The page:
What do Young People Need to Achieve Economic Success?
At the same time researchers have been investigating the impacts of PYD, they have also been examining what youth need for economic success. Many efforts now focus on preparing youth for work by ensuring that they have solid, transferable soft skills. In some cases, soft skills have been shown to have a greater impact on an individual’s employment, earnings, and overall well-being than job-specific technical skills. According to Child Trends, soft skills include “competencies, behaviors, attitudes, and personal qualities that enable people to effectively navigate their environment, work well with others, perform well, and achieve their goals.” The top six soft skills linked to positive employment and entrepreneurship outcomes for youth are:
|Social skills||Social skills|
|Communication skills||Communication skills|
|Problem solving/critical thinking||Problem solving/critical thinking|
|Positive self-concept||Positive self-concept|
How is PYD Linked with Economic Success?
If we unpack the benefits of PYD and the soft skills needed for future youth success in outside and self-employment, we see the overlap. We find common themes like self-esteem/self-concept; agency; assets; ability to navigate environment/self-determination; and self-efficacy/self-control. So how can we use PYD approaches to better prepare youth for work? Here are recommendations based on some of the main features of PYD:
- Skill building through training, team-based projects, or service learning – This feature has a clear and obvious link to preparing youth for the world of work. Most important is the opportunity for hands-on, experiential learning. Instead of dry classroom lectures, a PYD approach ensures that youth are able to experience teamwork, problem solving, the need for positive communication, and critical thinking through activities that require goal-setting and achievement. If one wished to make a more direct link to the world of work, scenarios could easily concentrate on science, technology, and math-focused activities or entrepreneurial-based assignments. Internships and apprenticeships also fit here for both soft and technical skill building.
- Links to healthy role models and mentors – Another PYD feature that easily connects to preparing youth for economic success has to do with nurturing relationships with positive mentors and building social networks. In a report by the National Mentoring Partnership, they state, “mentors can enhance the employability of youth in two key ways: providing guidance to address professional and personal challenges and enhancing career readiness skills.” Recent studies have found significant effects of mentoring on youth career readiness and employment outcomes. Many studies in low- and middle-income countries have also shown the importance of social networks to youth employment and entrepreneurship.
- A safe environment that offers a sense of belonging and membership – While this PYD feature may seem a bigger jump to make in fostering youth employment, think again. Many domestic and international companies now have specific strategies for building their talent pipeline that include internally focused programs to better onboard young entry-level workers. Companies design these programs to help young people feel comfortable in their new environment, learn the company culture, and better represent the company’s values. Other businesses are working with non-governmental organizations (NGOs) to source talented young workers, sometimes considered at-risk, to help meet gaps in labor supply. These NGOs often train youth in important soft skills before placing them in jobs, where they then receive ongoing mentoring and support to ensure successful .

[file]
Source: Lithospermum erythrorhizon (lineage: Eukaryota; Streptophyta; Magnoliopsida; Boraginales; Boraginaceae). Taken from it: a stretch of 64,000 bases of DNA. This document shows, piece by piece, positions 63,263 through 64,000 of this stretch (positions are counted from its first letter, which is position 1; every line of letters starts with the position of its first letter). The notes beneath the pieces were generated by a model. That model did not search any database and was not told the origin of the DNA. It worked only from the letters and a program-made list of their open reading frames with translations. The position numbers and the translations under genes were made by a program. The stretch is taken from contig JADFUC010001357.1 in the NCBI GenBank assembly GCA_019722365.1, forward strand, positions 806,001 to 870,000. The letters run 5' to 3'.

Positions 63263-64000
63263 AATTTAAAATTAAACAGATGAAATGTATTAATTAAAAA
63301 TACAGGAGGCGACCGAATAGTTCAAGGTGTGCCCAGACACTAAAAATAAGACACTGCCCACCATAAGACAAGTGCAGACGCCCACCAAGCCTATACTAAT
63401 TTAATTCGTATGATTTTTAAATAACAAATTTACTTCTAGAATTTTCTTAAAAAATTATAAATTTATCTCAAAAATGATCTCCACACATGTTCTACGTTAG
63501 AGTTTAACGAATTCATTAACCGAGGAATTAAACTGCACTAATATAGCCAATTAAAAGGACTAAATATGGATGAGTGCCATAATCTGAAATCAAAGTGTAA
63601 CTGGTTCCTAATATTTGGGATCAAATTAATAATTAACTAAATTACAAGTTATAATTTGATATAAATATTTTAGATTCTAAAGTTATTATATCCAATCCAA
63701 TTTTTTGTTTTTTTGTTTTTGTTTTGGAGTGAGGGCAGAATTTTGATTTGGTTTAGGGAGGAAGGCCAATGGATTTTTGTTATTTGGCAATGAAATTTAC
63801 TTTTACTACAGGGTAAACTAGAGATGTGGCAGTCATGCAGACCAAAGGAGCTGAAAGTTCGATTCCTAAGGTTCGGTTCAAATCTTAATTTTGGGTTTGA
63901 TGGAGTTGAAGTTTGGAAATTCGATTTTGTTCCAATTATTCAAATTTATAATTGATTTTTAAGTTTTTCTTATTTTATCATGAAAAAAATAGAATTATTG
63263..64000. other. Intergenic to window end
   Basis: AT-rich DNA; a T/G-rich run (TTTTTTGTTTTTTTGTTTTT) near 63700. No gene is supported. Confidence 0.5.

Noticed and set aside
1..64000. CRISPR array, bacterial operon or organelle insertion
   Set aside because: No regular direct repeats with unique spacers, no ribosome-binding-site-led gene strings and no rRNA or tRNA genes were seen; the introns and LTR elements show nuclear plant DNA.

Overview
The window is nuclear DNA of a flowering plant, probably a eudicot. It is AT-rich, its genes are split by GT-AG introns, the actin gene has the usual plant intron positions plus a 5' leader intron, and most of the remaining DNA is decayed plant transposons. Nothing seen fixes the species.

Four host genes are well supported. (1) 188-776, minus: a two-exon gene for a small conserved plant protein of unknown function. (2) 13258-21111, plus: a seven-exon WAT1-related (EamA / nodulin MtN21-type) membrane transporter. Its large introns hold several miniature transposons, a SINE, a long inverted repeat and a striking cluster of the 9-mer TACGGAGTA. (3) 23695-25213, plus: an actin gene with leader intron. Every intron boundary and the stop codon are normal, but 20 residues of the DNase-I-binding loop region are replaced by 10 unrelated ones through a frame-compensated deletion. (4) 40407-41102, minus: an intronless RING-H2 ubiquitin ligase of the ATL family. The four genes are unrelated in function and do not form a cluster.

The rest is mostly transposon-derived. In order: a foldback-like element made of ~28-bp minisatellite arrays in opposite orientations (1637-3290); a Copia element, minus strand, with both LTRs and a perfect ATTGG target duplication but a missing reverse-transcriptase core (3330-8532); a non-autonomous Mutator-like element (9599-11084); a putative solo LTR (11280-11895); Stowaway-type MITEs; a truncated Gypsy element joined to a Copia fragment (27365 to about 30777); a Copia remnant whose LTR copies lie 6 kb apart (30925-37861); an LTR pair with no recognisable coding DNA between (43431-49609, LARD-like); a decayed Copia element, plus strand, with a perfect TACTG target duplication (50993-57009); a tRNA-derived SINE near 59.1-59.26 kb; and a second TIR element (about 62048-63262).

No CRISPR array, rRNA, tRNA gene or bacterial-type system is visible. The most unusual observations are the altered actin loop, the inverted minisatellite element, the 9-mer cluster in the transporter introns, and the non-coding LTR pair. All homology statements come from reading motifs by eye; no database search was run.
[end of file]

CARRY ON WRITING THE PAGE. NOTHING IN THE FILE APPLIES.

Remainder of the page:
- A setting with clear norms and expectations – Where else is there a greater need for clear norms and expectations than in the workplace? For many years, apprenticeships have been the opportunity for youth to practice being on time, properly dressed, and ready to work without the ultimate consequence of losing the job if they mess up. They are also able to develop basic technical skills required to meet the needs of the company. A recent article on apprenticeships for youth suggests that, “apprenticeships teach career skills, but at the same time play a positive role in young people’s development. The adults involved in apprenticeships serve as mentors, on-the-job supervisors, and teachers. These adults provide guidance and demand professionalism, but still allow young people to learn from making mistakes.”
- Opportunities for youth decision-making and leadership – When youth learn leadership skills in PYD programs it sets them up to become leaders in the workplace or to become motivated for entrepreneurship. When hiring young talent, innovative companies are looking for those who will “challenge the status quo.” They want fresh ideas from people who are willing to voice their opinions and follow through on achieving their goals. In addition, to become a successful business owner, leadership skills are a must. While being self-motivated is important, youth must also be prepared to take positive risks, which means having the ability to weigh the pros and cons and decide on the best course of action.
It is clear that in many ways PYD approaches and programs have a positive influence on development of the skills youth need most in the workplace. Youth employment programs should therefore take notice of how the elements of PYD can be used in the development of their own strategies.